Le Mans Prototype

A Le Mans Prototype is a specially designed for automobile racing, especially for sports car races such as the 24 - hour race at Le Mans, the American Le Mans Series and the Le Mans Series, custom built prototype. Created by the Automobile Club de l' Ouest (ACO ) they are the fastest race car with closed wheel arches, which are currently used in circular course race. They are located in a class, the series based GT cars. Your costs and their technology, they make them comparable with the cars of Formula 1.

Although they are commonly known as Le Mans prototypes, different names were used for this type of vehicle, depending on the race series, used. Since 2004, they are referred to in all classes as Le Mans prototypes.


The first impression of what Le Mans prototype would be once we got in the 24 - hour race at Le Mans in 1992. Striving to the number of participants over the small category of Group C cars out to enlarge, were the older Porsche 962 approved for Category 3. Additionally, smaller racing cars were admitted with an open cockpit and normal road engines as they came in smaller, national race series for use in Category 4. Only three vehicles were registered, all of which failed due to defects.

Finally, both the World Sportscar Championship and the All Japan Sports Prototype Championship ended, leaving the expensive Group C prototypes little scope for competition interventions outside the 24 Hours of Le Mans.

With the end of the Group C allowed the ACO that the first time in many years production-based race cars were allowed to be used. In addition, he created the Le Mans Prototype class (LMP ). The cars had the same design as in 1992. ACO also announced that the Le Mans prototype and 1994 to replace the Group C cars. Two classes were created. Once the specially designed, large-displacement, and usually equipped with turbochargers LMP1 and LMP2, which used smaller production-based engines.


The main regulations are listed below:

LMP1 for factory teams: minimum weight of 900 kg, max suction motors. 3,400 cc, turbocharged petrol max. 2,000 cc or diesel motors max. 3,700 cc. Not limited is the number of cylinders of all types. Tank volume max. 75 liters of petrol and 60 liters of diesel. Max tire diameter about 72 cm ( 28.5 " ), max. Width of approximately 36 cm (14 "). LMP1 vehicles use the leading technologies in sports car racing. Concepts such as front / rear engines, petrol or diesel, vacuum cleaner or Turbo Charged, hybrid systems ( both front wheels and rear wheels drive ) are permitted.

LMP2 for private teams: minimum weight of 900 kg. Series motors max. 5,000 cc 8-cylinder - at least 1000 homologated engines. Turbocharger up to 3,200 cc allowed with 6 cylinders. Max Fuel tank capacity 75 liters Max wheel diameter approximately 71 cm (28 " ), max. Width 36 cm (14 "). LMP2 cars generally have a similar characteristic as LMP1 (carbon -fiber monocoque chassis ), but must comply with stringent cost constraints: cost of chassis max. € 362,100; Cost motor max. € 78,750. In addition, each driver pairing must be at least one amateur riders have ( Silver or Bronze license class ).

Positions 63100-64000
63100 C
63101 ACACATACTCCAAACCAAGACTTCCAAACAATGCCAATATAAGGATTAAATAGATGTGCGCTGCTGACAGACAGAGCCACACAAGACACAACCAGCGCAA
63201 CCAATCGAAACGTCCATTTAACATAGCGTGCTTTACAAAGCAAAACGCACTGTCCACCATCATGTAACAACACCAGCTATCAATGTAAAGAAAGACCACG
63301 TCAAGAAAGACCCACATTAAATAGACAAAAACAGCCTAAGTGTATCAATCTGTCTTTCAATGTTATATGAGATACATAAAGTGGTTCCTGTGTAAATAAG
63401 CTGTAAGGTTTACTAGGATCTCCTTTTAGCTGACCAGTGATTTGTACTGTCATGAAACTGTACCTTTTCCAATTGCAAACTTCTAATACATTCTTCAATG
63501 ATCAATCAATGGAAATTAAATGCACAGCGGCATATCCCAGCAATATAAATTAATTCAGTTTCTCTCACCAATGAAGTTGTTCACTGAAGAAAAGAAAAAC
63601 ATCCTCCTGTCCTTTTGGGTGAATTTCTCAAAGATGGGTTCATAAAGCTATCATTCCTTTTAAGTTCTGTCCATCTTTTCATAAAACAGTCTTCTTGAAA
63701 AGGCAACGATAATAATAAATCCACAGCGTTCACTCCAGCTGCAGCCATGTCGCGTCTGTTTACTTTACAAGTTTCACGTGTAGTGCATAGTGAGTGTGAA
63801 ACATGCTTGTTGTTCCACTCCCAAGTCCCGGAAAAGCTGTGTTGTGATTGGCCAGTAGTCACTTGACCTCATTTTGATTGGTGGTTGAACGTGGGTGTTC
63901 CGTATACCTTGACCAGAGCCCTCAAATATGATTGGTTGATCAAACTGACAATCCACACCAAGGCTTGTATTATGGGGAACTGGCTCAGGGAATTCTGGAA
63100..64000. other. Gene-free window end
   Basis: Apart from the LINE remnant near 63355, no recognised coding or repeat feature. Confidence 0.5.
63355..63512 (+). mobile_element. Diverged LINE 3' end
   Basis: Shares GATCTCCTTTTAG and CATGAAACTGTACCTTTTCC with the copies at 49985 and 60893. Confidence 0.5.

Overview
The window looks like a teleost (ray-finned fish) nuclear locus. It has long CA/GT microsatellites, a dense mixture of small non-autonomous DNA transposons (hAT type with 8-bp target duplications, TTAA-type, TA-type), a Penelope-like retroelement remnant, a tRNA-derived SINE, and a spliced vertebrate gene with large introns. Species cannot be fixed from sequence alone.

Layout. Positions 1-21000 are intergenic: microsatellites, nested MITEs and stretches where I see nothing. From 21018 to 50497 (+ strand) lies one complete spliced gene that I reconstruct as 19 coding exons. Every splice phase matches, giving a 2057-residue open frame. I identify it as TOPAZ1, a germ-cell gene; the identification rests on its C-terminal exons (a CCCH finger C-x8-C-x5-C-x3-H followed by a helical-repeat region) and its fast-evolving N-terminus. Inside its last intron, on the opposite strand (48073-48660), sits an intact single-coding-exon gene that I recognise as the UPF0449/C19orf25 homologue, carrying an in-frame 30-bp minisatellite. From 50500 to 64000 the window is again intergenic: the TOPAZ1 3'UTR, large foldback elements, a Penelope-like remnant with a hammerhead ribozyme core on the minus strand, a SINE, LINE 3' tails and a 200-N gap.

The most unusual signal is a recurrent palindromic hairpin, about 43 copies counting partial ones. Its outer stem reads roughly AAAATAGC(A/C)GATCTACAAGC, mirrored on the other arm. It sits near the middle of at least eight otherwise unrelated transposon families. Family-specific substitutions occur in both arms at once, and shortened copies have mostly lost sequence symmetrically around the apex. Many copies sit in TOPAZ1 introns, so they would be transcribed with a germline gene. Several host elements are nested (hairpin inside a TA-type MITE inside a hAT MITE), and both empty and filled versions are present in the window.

Biofuels are allowed in both classes.

The size is limited to 4650 mm length, 2000 mm width and 1030 mm height ( from the lowest point of the body, not from the ground). The body must cover all mechanical parts, so they can be seen either directly from the front, top or side.

Vehicle types

A distinction is open Le Mans Roadster ( LMR ) and closed Le Mans Prototypes ( LMP). Both vehicle types can be, for example, LMR1 or LMR2, homologated in two power classes. Closed vehicles must have a windshield, roof and on each side have a door, so have a closed cockpit. Although no passenger seat must be installed, the minimum cockpit size is set so that in addition to the driver, a passenger would fit. The resulting free area in the cockpit is mostly used for cooling, radio, fire extinguishers and other items. On the roadster, the open area plays an important role, because often the ceding driver remains in the cockpit " on the passenger side " to help the incoming substitutes driver when strapping etc..

Innovation in the Le Mans Prototype (open version ):

BMW Le Mans chief Ulrich W. slate and his team in 1999 for the first time the chassis innovation Single Roll Hoop and launched at the start. Accordingly, an open Le Mans Roadster did not need a roll bar for the front passenger more whose Mitfahrt the regulations without this strictly forbids. The BMW V12 LMR was the only vehicle with this innovation, contributing among other things to his triumphant performance in the Le Mans race in 1999 competition 1999.